One of the parents keeping an eye on the kids.
“Mom, I’m hungry!”
“Big brother, you better come down from there. Mom’s here with breakfast.”
“Lady, are you going to watch us eat?”
“I guess he’s not coming down so we’ll eat without him.”
The older baby had climbed to the very top of the tree and was sleeping in the moss so the youngest was all alone on the nest. Mom came down for a while and fed it. Not sure what they were eating, rabbit or squirrel?
“Peek A Boo” from the other side of the tree.
They grow up so fast. These were taken in late March, the last time I saw the babies on the nest. Not long after this the oldest was already moving to other trees. Hopefully we’ll see new babies next winter.
I had a rare Friday off in mid-April and headed to Fort Desoto to see if there were any birds migrating through. I was really too early since a storm was just starting to move through. It was drizzling on and off most of the morning but it was still fun to be out at the beach, even in bad weather.
Birds were diving in the water to catch the tiny fish near the pier.
The usual great blue herons and pelicans were flying close to the pier.
A lone frigatebird was hovering right over the pier. They usually stay high up in the sky but this one was right over my head. She just kept hovering in the wind. The above are not cropped at all. I felt like I could almost reach out and grab her.
Before leaving I hit the back trail and caught this nanday parakeet peeking out of a hole in a dead palm tree. I think they nest back here but I rarely go back this far in the summer since the bugs will attack no matter how much bug spray you use.
The tiniest babies a the park, these snowy egrets were only a day or two old. Mom was sitting on them most of the morning but she stood up to stretch for a few minutes.
A few other nests had babies that were a few days older.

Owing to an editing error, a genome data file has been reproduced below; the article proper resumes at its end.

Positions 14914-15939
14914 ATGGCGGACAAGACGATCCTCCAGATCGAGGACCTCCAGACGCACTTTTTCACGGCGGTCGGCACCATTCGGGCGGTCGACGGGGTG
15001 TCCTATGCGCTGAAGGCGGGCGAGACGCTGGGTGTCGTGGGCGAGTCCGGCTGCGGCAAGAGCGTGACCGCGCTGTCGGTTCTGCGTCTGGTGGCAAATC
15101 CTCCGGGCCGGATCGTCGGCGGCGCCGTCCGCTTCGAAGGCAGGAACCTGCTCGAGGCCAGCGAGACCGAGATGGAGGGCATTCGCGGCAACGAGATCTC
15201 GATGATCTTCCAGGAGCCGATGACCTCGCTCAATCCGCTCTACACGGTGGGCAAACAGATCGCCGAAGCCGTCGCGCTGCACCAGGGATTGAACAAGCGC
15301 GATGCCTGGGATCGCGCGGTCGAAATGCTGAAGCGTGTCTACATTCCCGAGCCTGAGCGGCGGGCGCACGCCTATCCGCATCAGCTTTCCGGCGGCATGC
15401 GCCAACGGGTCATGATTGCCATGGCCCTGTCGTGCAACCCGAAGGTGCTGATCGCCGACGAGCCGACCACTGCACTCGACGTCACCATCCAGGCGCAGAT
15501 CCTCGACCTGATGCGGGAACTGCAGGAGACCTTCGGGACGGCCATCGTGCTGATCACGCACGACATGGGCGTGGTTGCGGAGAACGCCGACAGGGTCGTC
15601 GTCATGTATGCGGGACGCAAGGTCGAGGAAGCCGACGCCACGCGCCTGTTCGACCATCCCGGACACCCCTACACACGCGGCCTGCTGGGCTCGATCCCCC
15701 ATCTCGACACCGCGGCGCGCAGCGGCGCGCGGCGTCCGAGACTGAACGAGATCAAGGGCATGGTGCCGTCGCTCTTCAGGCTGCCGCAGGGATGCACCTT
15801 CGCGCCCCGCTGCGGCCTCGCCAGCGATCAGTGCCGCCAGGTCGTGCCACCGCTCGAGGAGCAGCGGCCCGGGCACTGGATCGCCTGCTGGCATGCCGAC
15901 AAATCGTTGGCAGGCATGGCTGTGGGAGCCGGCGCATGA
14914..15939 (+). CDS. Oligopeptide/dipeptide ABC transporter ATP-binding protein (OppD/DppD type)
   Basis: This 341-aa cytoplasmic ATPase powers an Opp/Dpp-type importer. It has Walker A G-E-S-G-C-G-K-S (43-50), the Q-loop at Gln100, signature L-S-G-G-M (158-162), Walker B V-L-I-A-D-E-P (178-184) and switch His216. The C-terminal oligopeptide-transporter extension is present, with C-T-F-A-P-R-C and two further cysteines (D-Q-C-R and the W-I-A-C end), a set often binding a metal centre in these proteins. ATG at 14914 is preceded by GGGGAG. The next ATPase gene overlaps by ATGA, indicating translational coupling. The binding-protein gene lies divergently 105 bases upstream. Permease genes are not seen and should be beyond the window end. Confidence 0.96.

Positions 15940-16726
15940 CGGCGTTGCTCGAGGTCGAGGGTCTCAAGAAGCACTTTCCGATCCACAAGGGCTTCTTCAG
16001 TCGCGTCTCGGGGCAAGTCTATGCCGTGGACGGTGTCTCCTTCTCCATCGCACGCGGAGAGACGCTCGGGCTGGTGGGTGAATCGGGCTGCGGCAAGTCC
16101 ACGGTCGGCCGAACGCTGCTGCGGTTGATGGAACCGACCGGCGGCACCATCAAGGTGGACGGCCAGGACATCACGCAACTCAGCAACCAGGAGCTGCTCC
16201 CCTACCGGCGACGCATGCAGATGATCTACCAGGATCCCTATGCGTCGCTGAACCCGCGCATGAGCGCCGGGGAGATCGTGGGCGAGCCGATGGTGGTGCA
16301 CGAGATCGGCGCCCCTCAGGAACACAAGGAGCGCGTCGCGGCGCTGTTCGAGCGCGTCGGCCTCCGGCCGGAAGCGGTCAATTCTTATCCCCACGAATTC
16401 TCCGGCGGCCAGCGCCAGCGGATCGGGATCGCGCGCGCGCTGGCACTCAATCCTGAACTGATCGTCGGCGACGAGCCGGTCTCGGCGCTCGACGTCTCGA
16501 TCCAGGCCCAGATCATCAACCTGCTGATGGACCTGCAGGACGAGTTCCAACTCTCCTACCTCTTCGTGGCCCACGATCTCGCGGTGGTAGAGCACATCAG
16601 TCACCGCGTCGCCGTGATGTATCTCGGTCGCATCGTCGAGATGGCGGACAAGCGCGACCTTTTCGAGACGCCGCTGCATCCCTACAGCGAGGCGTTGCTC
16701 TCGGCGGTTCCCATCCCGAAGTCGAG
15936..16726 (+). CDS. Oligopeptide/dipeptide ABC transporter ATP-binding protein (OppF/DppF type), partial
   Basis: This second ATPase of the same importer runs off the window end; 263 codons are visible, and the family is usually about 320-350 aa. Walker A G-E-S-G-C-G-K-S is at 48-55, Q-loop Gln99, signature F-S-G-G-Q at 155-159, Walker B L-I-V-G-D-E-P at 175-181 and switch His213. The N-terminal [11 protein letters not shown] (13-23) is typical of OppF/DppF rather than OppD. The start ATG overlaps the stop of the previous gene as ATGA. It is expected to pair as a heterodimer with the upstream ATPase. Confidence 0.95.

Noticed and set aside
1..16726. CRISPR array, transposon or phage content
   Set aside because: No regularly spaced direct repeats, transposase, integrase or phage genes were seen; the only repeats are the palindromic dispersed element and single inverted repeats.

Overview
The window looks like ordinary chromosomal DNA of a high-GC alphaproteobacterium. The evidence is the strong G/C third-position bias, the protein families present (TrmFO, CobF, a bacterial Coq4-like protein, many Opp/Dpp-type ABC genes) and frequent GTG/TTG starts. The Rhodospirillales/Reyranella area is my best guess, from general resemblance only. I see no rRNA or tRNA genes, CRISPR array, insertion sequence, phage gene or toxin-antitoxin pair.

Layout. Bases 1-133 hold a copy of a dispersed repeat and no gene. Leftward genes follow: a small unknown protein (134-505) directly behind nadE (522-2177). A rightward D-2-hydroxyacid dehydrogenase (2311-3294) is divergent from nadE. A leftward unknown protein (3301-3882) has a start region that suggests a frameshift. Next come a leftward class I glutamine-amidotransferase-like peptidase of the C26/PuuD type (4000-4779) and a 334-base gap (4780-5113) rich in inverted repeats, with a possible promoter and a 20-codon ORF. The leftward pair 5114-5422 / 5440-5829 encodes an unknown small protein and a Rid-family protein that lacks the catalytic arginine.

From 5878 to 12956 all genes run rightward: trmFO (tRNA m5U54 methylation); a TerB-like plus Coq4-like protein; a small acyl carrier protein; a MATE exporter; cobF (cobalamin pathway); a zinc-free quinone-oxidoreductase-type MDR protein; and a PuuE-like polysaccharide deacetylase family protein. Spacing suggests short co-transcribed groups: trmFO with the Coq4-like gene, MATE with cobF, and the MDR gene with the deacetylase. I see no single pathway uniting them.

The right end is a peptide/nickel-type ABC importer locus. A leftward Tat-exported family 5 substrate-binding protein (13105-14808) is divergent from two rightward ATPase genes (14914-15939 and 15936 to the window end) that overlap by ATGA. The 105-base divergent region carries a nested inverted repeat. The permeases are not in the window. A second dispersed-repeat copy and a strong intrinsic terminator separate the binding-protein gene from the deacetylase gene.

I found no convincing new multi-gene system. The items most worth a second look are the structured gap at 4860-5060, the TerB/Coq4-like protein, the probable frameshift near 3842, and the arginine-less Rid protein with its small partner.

This baby was getting big.
Across the lake, baby great egrets were just waking up.
I did not make it over to Gatorland in Orlando last year so I made a trip in early April this spring. Most of the baby birds at the bird rookery were great egrets and snowy egrets. The cattle egrets and tricolored herons were just sitting on eggs. The morning went by fast as the birds were feeding the babies and flying by with sticks for the nests. All too quickly it was almost lunch time and the birds were settling down for mid-day naps.
It’s always fun to see baby swans. Both mute swans and black swans had babies at Lake Morton in early May.
A tiny limpkin baby hiding in the reeds while mom looks for food.
Baby mallards looking for bugs.
An older baby mallard.
Pretty ducks and swans.
White pelicans were still hanging around the lake.
Pretty weeds growing along the bank of the lake.
My first blue winged warbler with a snack.
Lots of indigo buntings at the park this year.
Female indigo buntings don’t have any blue at all.
Scarlet tanagers have black wings.
A rare western kingbird.
A painted bunting foraging for food on the ground.
We had great fall out the 3rd weekend in April for migrating birds. After a storm on Friday afternoon, I headed out to Fort Desoto park to see if any of the spring migrating birds had stopped by for a rest. Everyone else had the same idea. Even though there were a ton of people at the park there were lots of birds as well. It’s always fun running into old friends at the park in the spring and having more eyes to spot birds.This was the busiest weekend this spring and I spent most of the day there with lots more pictures to come.
The beautiful and rare great blue heron/great egret hybrid that lives at Fort Desoto. Harry (as I call him) can usually be found at the gulf fishing pier. In the spring during mating season his face turns blue.
Harry is the size of a great egret which is smaller than the great blue heron behind him.
A great blue heron landing on the shelter on the fishing pier.
The wild cattle egrets at Gatorland had come in to the mangrove bushes along the alligator exhibit to nest. They were sporting their breeding bright colors around their face and beaks. They were busy flirting and chasing each other and were very comical to watch.
Many were bringing sticks back to the nest that they had secured.
This couple had been flirting all morning.
This couple had already built a nest in the bushes and were ready to get busy. Nesting season was in full swing in mid-April when I spent the morning at the park in Orlando.
I just recently noticed this sign that was posted at the entrance to the bird rookery.